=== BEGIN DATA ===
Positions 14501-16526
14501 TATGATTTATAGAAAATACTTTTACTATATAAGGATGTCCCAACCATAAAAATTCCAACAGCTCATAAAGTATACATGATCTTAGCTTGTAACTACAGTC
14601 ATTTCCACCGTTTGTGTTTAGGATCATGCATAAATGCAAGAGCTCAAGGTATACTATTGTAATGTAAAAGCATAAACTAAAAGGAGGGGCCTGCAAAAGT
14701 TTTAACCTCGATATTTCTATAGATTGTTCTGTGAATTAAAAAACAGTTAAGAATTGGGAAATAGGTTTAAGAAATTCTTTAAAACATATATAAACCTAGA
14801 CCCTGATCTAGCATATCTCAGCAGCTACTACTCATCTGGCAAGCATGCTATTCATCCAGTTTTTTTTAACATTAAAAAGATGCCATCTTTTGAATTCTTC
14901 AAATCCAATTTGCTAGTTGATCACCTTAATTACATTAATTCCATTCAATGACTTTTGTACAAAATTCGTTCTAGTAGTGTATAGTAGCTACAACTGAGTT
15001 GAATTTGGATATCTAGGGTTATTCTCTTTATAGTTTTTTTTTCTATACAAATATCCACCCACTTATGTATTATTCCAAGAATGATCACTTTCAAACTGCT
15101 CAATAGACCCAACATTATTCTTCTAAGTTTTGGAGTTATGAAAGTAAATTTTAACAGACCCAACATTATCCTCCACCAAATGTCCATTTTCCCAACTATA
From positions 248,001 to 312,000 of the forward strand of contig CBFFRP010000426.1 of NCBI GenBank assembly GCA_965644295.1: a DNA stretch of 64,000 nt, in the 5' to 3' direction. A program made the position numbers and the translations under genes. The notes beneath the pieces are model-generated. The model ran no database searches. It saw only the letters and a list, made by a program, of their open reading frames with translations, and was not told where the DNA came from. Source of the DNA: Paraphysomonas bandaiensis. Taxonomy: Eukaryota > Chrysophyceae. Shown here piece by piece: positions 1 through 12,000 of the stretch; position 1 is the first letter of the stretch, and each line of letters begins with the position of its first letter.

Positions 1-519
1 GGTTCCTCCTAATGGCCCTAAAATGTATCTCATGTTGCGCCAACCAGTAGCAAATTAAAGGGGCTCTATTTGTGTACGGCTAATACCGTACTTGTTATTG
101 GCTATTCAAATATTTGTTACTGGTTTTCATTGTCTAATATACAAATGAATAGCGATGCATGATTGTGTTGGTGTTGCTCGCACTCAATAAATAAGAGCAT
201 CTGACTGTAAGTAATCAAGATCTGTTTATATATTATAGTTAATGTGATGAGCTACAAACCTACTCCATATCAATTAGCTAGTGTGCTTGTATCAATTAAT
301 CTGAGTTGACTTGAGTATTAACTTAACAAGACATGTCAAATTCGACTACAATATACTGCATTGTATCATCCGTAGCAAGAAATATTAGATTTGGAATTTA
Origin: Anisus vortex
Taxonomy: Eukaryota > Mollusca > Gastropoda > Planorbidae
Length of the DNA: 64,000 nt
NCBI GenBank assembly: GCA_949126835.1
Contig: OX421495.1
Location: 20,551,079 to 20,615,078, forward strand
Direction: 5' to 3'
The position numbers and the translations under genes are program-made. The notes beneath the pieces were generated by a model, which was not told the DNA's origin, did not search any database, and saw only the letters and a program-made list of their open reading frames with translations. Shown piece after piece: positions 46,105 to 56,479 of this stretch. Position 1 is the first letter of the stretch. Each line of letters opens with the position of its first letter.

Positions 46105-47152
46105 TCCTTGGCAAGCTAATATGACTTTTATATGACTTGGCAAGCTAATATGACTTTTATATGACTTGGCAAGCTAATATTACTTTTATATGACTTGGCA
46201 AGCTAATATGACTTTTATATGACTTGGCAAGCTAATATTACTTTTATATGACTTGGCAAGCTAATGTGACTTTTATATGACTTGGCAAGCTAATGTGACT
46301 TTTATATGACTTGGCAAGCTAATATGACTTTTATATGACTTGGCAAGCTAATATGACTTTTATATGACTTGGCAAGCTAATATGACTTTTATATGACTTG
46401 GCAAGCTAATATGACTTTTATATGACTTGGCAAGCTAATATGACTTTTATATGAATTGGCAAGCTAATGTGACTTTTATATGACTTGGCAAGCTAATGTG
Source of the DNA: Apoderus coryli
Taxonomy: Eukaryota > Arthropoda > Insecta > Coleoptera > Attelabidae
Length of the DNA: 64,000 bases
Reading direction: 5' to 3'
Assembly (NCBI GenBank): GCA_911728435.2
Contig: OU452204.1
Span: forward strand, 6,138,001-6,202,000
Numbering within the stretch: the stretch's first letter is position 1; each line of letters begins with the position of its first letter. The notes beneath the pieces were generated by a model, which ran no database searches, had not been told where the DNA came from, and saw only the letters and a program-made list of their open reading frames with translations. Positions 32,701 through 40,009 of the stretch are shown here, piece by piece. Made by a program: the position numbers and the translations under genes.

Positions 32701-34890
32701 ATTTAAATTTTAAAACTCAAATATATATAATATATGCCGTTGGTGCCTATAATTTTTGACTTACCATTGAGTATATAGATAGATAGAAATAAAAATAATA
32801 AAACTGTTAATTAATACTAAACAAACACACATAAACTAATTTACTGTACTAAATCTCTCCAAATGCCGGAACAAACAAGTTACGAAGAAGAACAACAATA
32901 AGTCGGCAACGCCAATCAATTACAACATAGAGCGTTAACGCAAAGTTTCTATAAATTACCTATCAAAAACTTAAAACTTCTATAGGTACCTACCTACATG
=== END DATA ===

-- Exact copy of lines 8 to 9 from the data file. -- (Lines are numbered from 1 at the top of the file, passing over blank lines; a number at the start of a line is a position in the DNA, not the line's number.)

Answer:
15101 CAATAGACCCAACATTATTCTTCTAAGTTTTGGAGTTATGAAAGTAAATTTTAACAGACCCAACATTATCCTCCACCAAATGTCCATTTTCCCAACTATA
From positions 248,001 to 312,000 of the forward strand of contig CBFFRP010000426.1 of NCBI GenBank assembly GCA_965644295.1: a DNA stretch of 64,000 nt, in the 5' to 3' direction. A program made the position numbers and the translations under genes. The notes beneath the pieces are model-generated. The model ran no database searches. It saw only the letters and a list, made by a program, of their open reading frames with translations, and was not told where the DNA came from. Source of the DNA: Paraphysomonas bandaiensis. Taxonomy: Eukaryota > Chrysophyceae. Shown here piece by piece: positions 1 through 12,000 of the stretch; position 1 is the first letter of the stretch, and each line of letters begins with the position of its first letter.